Sunday, May 27, 2012

Decay and Recovery: Nafplio, Greece (the Upper Town)



Nafplio (Modern Greek: Ναύπλιο, Nafplio) is an ancient city that has been occupied, decayed, and revitalized many times. It is located in the Peloponnese region of Greece at the head of the Argolic Gulf. As described in the Blue Guide Greece, "Its delightful situation near the head of the Argolic Gulf and its splendid examples of late-medieval military architecture make it one of the most attractive in Greece. Originally walled, the quiet city huddles along the north slopes of a small rocky peninsula, crowned by the citadel of Its-Kale (279 ft), towards which narrow streets, lined with old houses attractively balconied and shuttered, rise from the quay." Nafplio is about 4 hours drive from Athens and is a quiet alternative if you want to avoid the frantic city.




For a first-time visitor, I suggest you forego the cafes and whiskey bars along the trendy waterfront and tour the upper city, built on the slopes below the Venetian Palamidi fortress. The ancient houses cling to the hillside, overgrown with luxurious grape vines and orange trees.

This is one of the earliest maps of Nafplio, showing the city before 1540, when still in Venetian possession (map dated ca. 1571-75, Venice; from the Wikimedia Commons).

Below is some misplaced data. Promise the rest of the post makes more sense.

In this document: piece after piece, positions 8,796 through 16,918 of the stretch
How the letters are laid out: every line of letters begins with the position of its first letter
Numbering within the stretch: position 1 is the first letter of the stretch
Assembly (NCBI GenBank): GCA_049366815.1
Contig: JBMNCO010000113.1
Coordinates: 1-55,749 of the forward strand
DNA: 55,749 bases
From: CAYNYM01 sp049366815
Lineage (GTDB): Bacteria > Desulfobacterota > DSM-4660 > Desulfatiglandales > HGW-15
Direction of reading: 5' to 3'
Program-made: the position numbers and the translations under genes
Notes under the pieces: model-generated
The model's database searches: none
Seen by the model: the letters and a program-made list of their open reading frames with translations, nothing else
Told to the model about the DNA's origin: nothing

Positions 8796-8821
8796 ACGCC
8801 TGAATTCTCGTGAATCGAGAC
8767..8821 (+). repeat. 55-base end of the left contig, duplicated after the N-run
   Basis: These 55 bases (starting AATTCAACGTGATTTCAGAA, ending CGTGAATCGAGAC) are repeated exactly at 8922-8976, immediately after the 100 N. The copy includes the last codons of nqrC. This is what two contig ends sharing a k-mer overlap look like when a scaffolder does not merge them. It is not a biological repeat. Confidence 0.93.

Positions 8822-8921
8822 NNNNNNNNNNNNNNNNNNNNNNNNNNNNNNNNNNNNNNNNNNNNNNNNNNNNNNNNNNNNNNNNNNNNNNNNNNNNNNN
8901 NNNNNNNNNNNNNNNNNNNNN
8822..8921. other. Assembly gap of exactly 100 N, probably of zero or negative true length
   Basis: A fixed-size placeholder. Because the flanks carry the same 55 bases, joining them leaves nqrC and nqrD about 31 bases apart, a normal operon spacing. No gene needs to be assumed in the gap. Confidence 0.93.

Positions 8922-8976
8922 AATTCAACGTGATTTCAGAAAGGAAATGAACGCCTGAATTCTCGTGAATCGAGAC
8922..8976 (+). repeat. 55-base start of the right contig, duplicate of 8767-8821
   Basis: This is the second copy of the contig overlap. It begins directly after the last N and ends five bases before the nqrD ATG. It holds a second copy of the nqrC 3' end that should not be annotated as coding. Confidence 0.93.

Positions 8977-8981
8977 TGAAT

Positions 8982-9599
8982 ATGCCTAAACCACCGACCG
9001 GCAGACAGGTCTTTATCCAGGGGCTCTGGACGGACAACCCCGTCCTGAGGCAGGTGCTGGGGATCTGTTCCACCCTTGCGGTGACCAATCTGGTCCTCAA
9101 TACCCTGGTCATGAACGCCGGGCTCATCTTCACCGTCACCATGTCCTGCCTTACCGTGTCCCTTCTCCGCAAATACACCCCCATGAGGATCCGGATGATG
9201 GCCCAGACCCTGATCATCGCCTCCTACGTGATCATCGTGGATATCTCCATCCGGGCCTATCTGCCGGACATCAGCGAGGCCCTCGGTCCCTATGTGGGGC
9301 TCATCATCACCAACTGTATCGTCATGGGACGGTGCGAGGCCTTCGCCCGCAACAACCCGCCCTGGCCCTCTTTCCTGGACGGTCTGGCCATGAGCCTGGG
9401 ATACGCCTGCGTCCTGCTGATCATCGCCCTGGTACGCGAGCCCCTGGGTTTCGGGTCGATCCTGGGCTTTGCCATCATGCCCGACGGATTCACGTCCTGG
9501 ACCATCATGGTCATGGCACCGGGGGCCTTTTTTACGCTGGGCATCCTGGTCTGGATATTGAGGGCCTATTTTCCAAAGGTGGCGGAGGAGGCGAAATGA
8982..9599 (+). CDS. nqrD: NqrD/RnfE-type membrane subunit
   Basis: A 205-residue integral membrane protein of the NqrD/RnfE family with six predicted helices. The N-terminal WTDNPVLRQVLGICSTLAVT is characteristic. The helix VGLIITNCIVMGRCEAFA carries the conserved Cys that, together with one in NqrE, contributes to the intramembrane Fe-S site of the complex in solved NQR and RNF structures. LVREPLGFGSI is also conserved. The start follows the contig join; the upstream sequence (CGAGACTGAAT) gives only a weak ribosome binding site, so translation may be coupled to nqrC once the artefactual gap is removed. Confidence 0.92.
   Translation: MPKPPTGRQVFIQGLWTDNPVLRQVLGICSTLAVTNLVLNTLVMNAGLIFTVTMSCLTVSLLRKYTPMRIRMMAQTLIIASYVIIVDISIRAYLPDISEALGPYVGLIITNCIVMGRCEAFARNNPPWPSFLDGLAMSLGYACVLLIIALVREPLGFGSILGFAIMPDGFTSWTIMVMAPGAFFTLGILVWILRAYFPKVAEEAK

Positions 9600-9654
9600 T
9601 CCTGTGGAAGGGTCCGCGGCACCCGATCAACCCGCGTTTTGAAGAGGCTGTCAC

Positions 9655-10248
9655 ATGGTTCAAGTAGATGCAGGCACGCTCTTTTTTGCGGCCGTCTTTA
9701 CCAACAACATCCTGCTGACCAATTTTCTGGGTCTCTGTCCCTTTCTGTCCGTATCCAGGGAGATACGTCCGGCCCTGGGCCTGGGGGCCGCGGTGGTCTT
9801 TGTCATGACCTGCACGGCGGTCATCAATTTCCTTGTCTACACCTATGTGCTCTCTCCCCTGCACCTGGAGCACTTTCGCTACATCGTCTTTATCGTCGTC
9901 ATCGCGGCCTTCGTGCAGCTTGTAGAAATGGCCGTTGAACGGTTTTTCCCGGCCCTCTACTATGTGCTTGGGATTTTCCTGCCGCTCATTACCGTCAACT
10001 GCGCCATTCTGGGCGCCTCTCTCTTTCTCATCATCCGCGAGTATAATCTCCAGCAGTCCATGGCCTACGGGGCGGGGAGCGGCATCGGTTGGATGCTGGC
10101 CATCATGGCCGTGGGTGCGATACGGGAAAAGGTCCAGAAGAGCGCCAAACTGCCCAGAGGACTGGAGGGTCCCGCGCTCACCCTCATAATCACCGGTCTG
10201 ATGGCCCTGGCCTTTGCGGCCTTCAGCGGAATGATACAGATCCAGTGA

Following the Venetian era, the Peloponnese was part of the Ottoman empire. An occasional old Turkish fountain provides evidence of the centuries of Turkish rule.


The view into the city is a melange of clay roofs, gables, church towers, private terraces, ancient trees, antennas, and solar panels.

This large dome was once part of a mosque, but was converted to a church after Greek Independence in 1821. You can see where one of the minarets emerged from the corner.

Continuing the walk of the upper town, look at this amazing wall. The massive cut stones are Cycladic in origin (early-mid Bronze age, or older than 2000 years BCE). The crude smaller stones are much newer, clearly evidence of how old construction has been included in the modern. Notice how the Cycladic stones do not have any mortar and were fit with amazing precision. Imagine if here in USA we could casually include 4000-year-old walls into the edge of a lane.

In the next blog entry, we will explore the lower city.

Photographs taken with an Olympus E-330 digital camera with Olympus 14-54 mm f/2.8-3.5 lens (superb optic).

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